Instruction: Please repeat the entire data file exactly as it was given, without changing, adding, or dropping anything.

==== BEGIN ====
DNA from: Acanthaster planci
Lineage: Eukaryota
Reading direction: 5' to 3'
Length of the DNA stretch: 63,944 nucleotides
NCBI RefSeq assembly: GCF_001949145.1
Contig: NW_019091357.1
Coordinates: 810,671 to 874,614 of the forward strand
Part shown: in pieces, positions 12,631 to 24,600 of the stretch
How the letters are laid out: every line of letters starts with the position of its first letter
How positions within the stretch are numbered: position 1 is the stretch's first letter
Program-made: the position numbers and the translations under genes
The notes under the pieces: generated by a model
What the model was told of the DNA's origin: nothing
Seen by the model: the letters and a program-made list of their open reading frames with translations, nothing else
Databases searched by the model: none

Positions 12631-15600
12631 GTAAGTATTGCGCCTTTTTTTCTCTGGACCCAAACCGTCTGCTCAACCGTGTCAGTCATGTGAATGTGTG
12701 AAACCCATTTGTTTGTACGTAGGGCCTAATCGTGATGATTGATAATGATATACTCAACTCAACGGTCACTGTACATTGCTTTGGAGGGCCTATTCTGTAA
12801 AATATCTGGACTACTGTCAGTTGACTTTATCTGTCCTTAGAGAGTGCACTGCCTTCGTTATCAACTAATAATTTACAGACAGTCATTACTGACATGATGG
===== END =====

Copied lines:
DNA from: Acanthaster planci
Lineage: Eukaryota
Reading direction: 5' to 3'
Length of the DNA stretch: 63,944 nucleotides
NCBI RefSeq assembly: GCF_001949145.1
Contig: NW_019091357.1
Coordinates: 810,671 to 874,614 of the forward strand
Part shown: in pieces, positions 12,631 to 24,600 of the stretch
How the letters are laid out: every line of letters starts with the position of its first letter
How positions within the stretch are numbered: position 1 is the stretch's first letter
Program-made: the position numbers and the translations under genes
The notes under the pieces: generated by a model
What the model was told of the DNA's origin: nothing
Seen by the model: the letters and a program-made list of their open reading frames with translations, nothing else
Databases searched by the model: none

Positions 12631-15600
12631 GTAAGTATTGCGCCTTTTTTTCTCTGGACCCAAACCGTCTGCTCAACCGTGTCAGTCATGTGAATGTGTG
12701 AAACCCATTTGTTTGTACGTAGGGCCTAATCGTGATGATTGATAATGATATACTCAACTCAACGGTCACTGTACATTGCTTTGGAGGGCCTATTCTGTAA
12801 AATATCTGGACTACTGTCAGTTGACTTTATCTGTCCTTAGAGAGTGCACTGCCTTCGTTATCAACTAATAATTTACAGACAGTCATTACTGACATGATGG